Ending months of speculation, a federal advisory commission voted unanimously Friday to close the Otis Air National Guard Base on Cape Cod, a move that could jeopardize future emergency evacuations and air-sea rescues on and around the Vineyard.

State officials and congressional delegates, who lobbied heavily to keep the base open, now are vowing to fight the federal recommendations and base closure by all legal means.

"This was obviously a very disturbing development," Mark Forest, an aide to Cong. William Delahunt, said yesterday.

Otis is one of almost 200 military facilities across the country that the U.S. Department of Defense wants to close in the next few years as part of a sweeping cost-cutting measure proposed in May. The independent nine-member Base Realignment and Closure Commission charged with reviewing the Pentagon's proposal has for the most part followed its recommendations. With regard to Otis, however, the commission broke with the defense department in deciding to redeploy the fleet of F-15 fighter jets to a municipal airport in western Massachusetts instead of to New Jersey or Florida, as originally planned by the Pentagon.

The Otis air base is slated for closure by 2008.

Perhaps the largest impact the decision will have on the Vineyard is through any potential changes to the Coast Guard Air Station Cape Cod, which has shared the Massachusetts Military Reservation airfield with the Otis guardsmen since the late 1970s.

It remains unclear whether the Coast Guard can afford to operate its Cape air station without the large contributions of the Otis base. Mr. Forest said that a Coast Guard review concluded it would cost an additional $17 million every year to run the airfield alone - money the Coast Guard currently does not have.

The Coast Guard air station on the Cape is responsible for homeland security and search-and-rescue missions along the entire New England coast - from New York city to the Canadian border - and also provides emergency evacuations from the Island when weather conditions make it too difficult for Boston Medflight, a nonprofit air evacuation organization, to fly.

According to the Coast Guard, the Vineyard hospital last year called for 375 air evacuations. Almost 10 per cent of those transports - 34 cases - were handled by the Coast Guard, which has evacuated more people from the Island every year since 2000.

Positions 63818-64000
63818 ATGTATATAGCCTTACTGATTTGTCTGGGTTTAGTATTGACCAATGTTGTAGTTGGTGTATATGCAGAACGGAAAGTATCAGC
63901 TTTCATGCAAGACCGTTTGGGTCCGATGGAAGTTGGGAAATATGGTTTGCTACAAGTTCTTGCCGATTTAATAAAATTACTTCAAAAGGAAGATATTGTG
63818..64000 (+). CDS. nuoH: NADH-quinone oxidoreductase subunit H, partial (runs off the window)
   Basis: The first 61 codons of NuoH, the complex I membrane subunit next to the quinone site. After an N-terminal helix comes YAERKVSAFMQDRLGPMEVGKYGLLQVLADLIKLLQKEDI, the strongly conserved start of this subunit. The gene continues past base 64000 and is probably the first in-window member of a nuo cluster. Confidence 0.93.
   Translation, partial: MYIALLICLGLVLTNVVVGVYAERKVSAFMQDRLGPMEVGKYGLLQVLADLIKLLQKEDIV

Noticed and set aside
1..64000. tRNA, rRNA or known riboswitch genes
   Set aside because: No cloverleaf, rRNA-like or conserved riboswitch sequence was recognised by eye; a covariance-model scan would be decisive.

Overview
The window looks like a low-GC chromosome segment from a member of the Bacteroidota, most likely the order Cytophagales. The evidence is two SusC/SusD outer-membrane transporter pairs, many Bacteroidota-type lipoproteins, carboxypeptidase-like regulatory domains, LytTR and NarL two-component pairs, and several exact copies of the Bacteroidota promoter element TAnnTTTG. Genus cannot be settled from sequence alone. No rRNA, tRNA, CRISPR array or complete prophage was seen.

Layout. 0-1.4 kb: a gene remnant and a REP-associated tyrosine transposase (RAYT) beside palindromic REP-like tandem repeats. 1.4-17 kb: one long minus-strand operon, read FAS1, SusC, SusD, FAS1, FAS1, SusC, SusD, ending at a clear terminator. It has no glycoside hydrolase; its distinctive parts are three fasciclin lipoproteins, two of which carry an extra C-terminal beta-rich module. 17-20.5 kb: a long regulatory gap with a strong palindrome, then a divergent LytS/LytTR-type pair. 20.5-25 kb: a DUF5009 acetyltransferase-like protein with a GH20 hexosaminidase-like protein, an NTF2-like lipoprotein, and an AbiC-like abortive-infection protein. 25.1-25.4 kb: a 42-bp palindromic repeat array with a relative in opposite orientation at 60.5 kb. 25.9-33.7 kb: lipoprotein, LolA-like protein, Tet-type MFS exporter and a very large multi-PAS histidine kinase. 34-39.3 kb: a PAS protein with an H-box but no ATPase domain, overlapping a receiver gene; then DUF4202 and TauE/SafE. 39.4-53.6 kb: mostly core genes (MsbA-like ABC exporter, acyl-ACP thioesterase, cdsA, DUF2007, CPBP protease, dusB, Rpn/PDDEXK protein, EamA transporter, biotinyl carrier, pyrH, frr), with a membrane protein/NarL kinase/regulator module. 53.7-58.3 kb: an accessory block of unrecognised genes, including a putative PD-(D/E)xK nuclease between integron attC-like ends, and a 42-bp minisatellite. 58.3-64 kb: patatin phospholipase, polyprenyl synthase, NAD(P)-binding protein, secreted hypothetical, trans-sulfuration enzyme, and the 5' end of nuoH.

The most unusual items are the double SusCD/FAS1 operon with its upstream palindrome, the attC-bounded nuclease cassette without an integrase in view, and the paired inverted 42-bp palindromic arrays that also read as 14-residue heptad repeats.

The Coast Guard issued a short press release after the commission vote last week, stating that it will continue to provide air support to the New England region though acknowledging that it still must determine how and from where.

"Keeping the Coast Guard air station and other units located at the Massachusetts Military Reservation remains one of various options that will be evaluated," the release said.

The Coast Guard public affairs office at the air station did not return a call for comment yesterday.

"Obviously the Coast Guard is in a very difficult position now," Mr. Forest said. "But it's a little too early to indicate what will happen or when. Right now we're all staying focused on challenging the Otis decision and examining our legal options."

Also on Friday a federal district judge ruled that the Pentagon's recommendation to close an air national guard base in Pennsylvania was null and void because it had not sought input from the state. National guard units serve both the president and the state governor, the judge said, and therefore cannot be legally removed without state input.

Massachusetts attorney general Thomas F. Reilly said this weekend that he will file a similar lawsuit because the department of defense did not consult with the state prior to recommending the Otis closure. Mr. Reilly and Gov. Mitt Romney, who are expected to run against each other for the governorship next year, said they will work together in the fight to save the Otis base.

The commission's recommendations still must be approved by Congress and President George W. Bush this fall, though at that point they can only reject the entire list and not individual base closures.